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American Master David Smith Featured in Exhibition at the Phillips Collection in Washington
David Smith. Untitled, 1950. Black and yellow egg ink and green ink on paper. Baltimore Museum of Art, Gift of Edward Tuck, New York. © Estate of David Smith/Licensed by VAGA, New York, NY.
WASHINGTON, DC.- This winter, The Phillips Collection showcases the work of modern master David Smith (1906–1965). The exhibition shines a spotlight on a pivotal moment in the artist’s illustrious career, revealing the evolution of his personal aesthetic. The exhibition remains on view through May 15.

David Smith is widely considered one of the most important American sculptors of the 20th century. He was the first American to make welded steel sculpture, infusing this industrial material with a fluidity and imaginative creativity that is at once beautiful and muscular. In doing so he transformed the nature of sculpture in America and won for sculpture the respect in American art previously reserved for painting.

David Smith Invents, the first exhibition in Washington of the artist’s work in more than 25 years, explores Smith’s creative process from the early 1950s into the early 1960s through 39 works. Featuring six sculptures, the exhibition takes its inspiration from Smith’s welded steel Bouquet of Concaves (1959), a recent gift to the Phillips. This work is shown for the first time with Smith’s Bouquet of Concaves II (1960) and Black Concaves (1960), a group which Smith saw as seminal experiments with, in his words, the mystery of concave and convex. These sculptures are displayed with works on paper and paintings from the same period. In addition, the exhibition showcases the artist’s own photographs of these sculptures on his property in the Adirondack Mountains near Lake George, N.Y., revealing how Smith invested them with new meaning by placing them in the natural landscape. The exhibition highlights how Smith, working in a variety of media, explored ideas over time in both two and three dimensions.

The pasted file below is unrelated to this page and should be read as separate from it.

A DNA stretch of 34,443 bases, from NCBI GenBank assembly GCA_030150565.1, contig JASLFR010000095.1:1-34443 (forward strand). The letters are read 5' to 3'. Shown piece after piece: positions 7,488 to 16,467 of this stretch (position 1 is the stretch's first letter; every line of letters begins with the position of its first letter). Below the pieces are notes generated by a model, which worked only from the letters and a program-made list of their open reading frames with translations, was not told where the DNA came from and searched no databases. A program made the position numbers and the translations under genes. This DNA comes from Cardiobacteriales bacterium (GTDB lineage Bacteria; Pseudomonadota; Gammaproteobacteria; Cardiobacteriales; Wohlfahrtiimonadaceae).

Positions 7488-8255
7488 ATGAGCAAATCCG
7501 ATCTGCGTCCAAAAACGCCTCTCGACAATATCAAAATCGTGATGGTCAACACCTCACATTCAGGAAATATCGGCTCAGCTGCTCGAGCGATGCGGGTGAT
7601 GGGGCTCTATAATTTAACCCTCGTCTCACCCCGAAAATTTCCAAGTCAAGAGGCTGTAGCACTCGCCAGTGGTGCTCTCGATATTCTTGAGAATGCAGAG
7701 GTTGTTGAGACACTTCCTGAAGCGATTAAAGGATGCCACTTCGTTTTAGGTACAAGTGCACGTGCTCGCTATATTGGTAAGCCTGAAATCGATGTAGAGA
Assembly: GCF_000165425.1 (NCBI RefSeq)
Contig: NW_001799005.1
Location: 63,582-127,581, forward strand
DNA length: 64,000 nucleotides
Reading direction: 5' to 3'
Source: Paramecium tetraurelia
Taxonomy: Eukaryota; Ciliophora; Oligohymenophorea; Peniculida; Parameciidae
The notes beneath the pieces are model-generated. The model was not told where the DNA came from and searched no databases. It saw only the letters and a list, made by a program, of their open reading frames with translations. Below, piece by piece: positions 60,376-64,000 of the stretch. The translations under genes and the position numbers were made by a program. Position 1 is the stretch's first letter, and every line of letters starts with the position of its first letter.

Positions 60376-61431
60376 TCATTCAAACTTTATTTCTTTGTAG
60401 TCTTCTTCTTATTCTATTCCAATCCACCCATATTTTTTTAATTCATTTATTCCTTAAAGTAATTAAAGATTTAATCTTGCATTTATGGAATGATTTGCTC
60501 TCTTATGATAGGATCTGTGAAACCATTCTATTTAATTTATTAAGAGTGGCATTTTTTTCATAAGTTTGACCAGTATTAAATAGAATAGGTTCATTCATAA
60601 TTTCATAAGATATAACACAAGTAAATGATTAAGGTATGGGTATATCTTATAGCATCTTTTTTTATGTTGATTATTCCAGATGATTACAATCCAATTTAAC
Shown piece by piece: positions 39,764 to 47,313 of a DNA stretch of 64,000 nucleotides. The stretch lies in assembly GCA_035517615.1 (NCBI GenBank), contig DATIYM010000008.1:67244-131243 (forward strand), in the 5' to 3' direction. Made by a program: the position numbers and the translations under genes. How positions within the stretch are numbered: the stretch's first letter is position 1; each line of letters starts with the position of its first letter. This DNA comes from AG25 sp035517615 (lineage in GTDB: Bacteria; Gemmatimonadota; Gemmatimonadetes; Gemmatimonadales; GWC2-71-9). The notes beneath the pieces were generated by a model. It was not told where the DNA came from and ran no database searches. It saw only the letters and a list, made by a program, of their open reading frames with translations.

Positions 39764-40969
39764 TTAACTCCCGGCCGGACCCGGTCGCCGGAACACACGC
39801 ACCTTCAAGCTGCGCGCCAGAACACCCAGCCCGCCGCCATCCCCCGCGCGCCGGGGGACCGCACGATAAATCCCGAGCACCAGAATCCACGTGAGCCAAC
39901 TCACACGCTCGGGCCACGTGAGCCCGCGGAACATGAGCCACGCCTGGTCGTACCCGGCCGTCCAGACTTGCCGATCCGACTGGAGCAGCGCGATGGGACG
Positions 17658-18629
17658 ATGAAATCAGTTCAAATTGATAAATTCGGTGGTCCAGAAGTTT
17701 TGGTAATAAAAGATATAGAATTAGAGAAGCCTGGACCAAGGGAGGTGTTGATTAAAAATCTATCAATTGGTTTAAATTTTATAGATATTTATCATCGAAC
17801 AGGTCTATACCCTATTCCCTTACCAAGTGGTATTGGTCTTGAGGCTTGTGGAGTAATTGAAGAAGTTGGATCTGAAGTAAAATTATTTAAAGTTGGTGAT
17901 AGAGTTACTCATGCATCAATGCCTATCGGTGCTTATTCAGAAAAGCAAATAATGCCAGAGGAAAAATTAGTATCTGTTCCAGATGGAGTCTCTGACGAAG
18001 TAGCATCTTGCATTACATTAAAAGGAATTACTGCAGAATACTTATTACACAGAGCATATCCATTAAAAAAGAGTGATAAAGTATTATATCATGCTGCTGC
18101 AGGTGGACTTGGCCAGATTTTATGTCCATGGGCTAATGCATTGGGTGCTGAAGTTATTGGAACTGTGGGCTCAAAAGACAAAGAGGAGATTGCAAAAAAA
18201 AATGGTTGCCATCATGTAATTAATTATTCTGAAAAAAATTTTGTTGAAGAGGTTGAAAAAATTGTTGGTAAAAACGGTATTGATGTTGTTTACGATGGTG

Smith grew up in Indiana, the son of an engineer, and from an early age was enthralled by trains and railroads. By age 19, he worked as a welder and riveter in a car factory, an experience that would later influence his work as he tried to capture the spirit of America’s transition from a rural society to an industrial one. He ran his studio like a factory, stocked with large amounts of raw material. On steel as a medium, he said: “What it can do in arriving at form economically, no other material can do. The metal itself possesses little art history. What associations it possesses are those of this century: power, structure, movement, progress, suspension, destruction and brutality.”

The 1950s marked an extraordinarily fertile period for Smith. After working on an assembly line welding locomotives and tanks during World War II, Smith received a Guggenheim Foundation Fellowship in 1950 that enabled him to devote himself to his sculpture full time. His engagement with steel, bronze, oil paint, commercial aerosol spray enamel, ink, and tempera allowed ideas and images to follow from one medium to another. He once said, “In my own case, I don’t know whether I make some pieces as painted sculpture or paintings in form.”





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